Heavenly Sword is one of those annoying games that everyone has heard everything about, but nobody actually knows anything about. Of course you've heard of it; how could you not? It's one of Sony's great white hopes, one of the much-vaunted PS3 exclusives which have the unhappy fortune of being pivotal to the next salvo in the Great Console War of 2007.
But know about it? Well, we've known marginal details; we've known that it's a third-person action game starring a red-headed lady with a fine line in swinging around very large swords. We've known that it's being developed by British studio Ninja Theory, and that renowned actor Andy Serkis (you know, Gollum!) is involved with it...
...And, despite this being one of Sony's headliners, that's actually all we've really known about Heavenly Sword, with the primary source of info being an incredibly short, restricted demo which is now around 15 months old. Since then, next to nothing. Until now.
Now we've played an up-to-date version of Ninja Theory's opus. Pull up a pew, and we'll tell you all about it.
In the Beginning
The question, really, is where to start. When Ninja Theory showed off Heavenly Sword to us in London recently, they started with the cut-scenes - something they're understandably proud of. After all, they had New Zealand's Weta Workshop (you know, Lord of the Rings!) break new ground in the motion capture technology used for them, and Andy Serkis (you know, Gol... Hang on, we've done this one already) as dramatic director for the whole thing.
(We like the idea of a "dramatic director"; we imagine it to be something like Stephen Spielberg, but with vastly exaggerated hand gestures, a mysterious personal gust of wind which blows his hair around at opportune moments, and regular tearful flounces back to his trailer to post on LiveJournal. But we digress).
Cut-scenes play well to a wider press audience, we suppose, and Heavenly Sword's cut-scenes more than most. They've certainly lifted the bar in this area, so much so that they look almost like a movie, and they've got that chap who played Gollum and King Kong so that's probably good for a photo piece in a newspaper or maybe in the back of Heat magazine.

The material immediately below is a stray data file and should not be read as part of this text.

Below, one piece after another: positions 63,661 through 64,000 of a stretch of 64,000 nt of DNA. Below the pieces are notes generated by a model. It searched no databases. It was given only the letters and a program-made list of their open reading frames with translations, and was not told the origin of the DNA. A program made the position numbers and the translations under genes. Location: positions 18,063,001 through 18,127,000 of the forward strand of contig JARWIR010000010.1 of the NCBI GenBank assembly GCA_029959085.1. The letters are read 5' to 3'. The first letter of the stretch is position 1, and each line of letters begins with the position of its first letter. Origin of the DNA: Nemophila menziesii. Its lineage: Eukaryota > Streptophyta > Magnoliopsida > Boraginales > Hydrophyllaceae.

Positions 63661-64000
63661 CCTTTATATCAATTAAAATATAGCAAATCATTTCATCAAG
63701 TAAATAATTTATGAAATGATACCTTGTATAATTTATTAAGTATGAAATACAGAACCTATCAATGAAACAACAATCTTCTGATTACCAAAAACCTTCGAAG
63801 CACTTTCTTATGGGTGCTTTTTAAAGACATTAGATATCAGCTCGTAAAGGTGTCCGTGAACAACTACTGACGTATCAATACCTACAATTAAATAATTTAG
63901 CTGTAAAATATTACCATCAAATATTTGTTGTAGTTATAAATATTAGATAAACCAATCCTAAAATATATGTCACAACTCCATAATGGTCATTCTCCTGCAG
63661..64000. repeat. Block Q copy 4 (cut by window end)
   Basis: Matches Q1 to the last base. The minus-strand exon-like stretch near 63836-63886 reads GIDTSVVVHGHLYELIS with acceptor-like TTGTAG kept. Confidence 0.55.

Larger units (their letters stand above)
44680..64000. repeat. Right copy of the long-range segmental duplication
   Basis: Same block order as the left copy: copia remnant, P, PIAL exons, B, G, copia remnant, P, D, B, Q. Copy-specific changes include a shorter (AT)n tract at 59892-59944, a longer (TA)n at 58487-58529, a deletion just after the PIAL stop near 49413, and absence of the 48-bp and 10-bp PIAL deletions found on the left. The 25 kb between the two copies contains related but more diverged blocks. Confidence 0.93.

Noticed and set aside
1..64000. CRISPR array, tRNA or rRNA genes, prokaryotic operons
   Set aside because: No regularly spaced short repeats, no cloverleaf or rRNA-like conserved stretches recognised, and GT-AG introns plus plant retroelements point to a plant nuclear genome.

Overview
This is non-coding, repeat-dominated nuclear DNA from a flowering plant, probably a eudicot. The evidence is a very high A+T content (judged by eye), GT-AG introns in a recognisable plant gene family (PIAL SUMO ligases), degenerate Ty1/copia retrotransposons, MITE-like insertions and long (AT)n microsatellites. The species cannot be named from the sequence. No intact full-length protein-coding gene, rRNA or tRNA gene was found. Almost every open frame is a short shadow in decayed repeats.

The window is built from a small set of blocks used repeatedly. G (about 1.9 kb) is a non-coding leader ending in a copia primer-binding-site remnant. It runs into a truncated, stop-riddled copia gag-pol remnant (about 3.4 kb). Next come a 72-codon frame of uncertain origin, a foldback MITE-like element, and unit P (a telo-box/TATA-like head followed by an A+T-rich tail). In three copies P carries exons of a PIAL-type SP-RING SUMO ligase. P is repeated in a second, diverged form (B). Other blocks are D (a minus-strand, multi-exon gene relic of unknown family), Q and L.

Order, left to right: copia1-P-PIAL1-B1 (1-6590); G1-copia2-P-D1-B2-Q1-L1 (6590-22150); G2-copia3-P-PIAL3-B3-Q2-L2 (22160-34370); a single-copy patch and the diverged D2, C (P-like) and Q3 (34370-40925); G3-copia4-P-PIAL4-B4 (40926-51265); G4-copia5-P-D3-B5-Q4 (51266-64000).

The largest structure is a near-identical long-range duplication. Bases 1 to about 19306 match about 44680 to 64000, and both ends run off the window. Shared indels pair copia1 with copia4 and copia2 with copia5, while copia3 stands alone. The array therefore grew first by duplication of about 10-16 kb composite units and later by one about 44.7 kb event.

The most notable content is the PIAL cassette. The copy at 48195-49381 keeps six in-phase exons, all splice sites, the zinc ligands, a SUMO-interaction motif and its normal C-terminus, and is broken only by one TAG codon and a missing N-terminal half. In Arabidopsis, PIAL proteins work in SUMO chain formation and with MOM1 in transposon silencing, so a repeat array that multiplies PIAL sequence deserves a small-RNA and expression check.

Okay, stop twitching. We know. It's Eurogamer, not Eurocut-scene-watcher, no matter how much we like Metal Gear Solid. So, with all apologies to the lovely Mr Serkis (who played Gollum, you know), we were somewhat concerned when half an hour of presentation about the cut-scenes ended with five minutes of brief talk about the game. Thankfully, the game was in residence to speak for itself. Let's talk about the game. [Yes, let's. - Stern Ed]
Heavenly Sword is, by Ninja Theory's own admission, a resolute attempt at creating a new videogame icon (and, by extension, a new videogame franchise) in the form of Nariko, the heroine of the piece. Blessed with flowing, flame-coloured locks, exotic features on one of the most detailed and expressive faces we've ever seen in a game, a penchant for fairly revealing clothing and a pair of bloody great swords, Nariko certainly fits the bill.
Most of what you need to know about the structure of the game is right there in the sub-heading; this is Goddess of War. The game sees you progressing through the storyline by beating the stuffing out of countless enemies in an increasingly brutal manner, interspersed with occasional interactive scenes where you need to tap out on-screen button combinations.
Those interactive scenes seemed pretty regular from the sections which we played, and often play a role in combat with bosses or powerful enemies (much like God of War). More lengthy interactive scenes see you pressing buttons to navigate through astonishingly cinematic feats - in the first demo level we saw, Nariko slides down massive anchor cables to a suspended platform, flipping from cable to cable as her enemies cut them off in an attempt to dislodge her. It's epic stuff. We strongly suspect it may be one of the first levels.
The Lady's Not For Turning
Once you're on the platform, it's time to go crazy. Nariko wields a remarkable blade which has three different modes, or stances. The default stance is "fast", in which you slice and dice at relatively close range with a pair of blades. Hold down L1 and you switch to ranged stance, swinging around your blades on the end of chains. Hold R1 and you're in heavy stance, which inflicts massive damage with a single, slow blade.
There are only two standard attack buttons - triangle and circle - so most of the game mechanics are built around this stance system. You can flick between stances instantly, which allows for combos to be built up using moves from multiple stances, a technique that in turn allows you to build up some fairly unique and powerful move-sets.
The block system is also based off your stance. Each enemy attack has a certain glow; blue means you'll block it in Fast stance, yellow means you'll block it in Heavy stance. Red means you can't block it at all, and getting the hell out of the way would be a fine plan. Finally, tap the triangle button at exactly the right time (a little flash on screen indicates this) and you'll execute a counter move.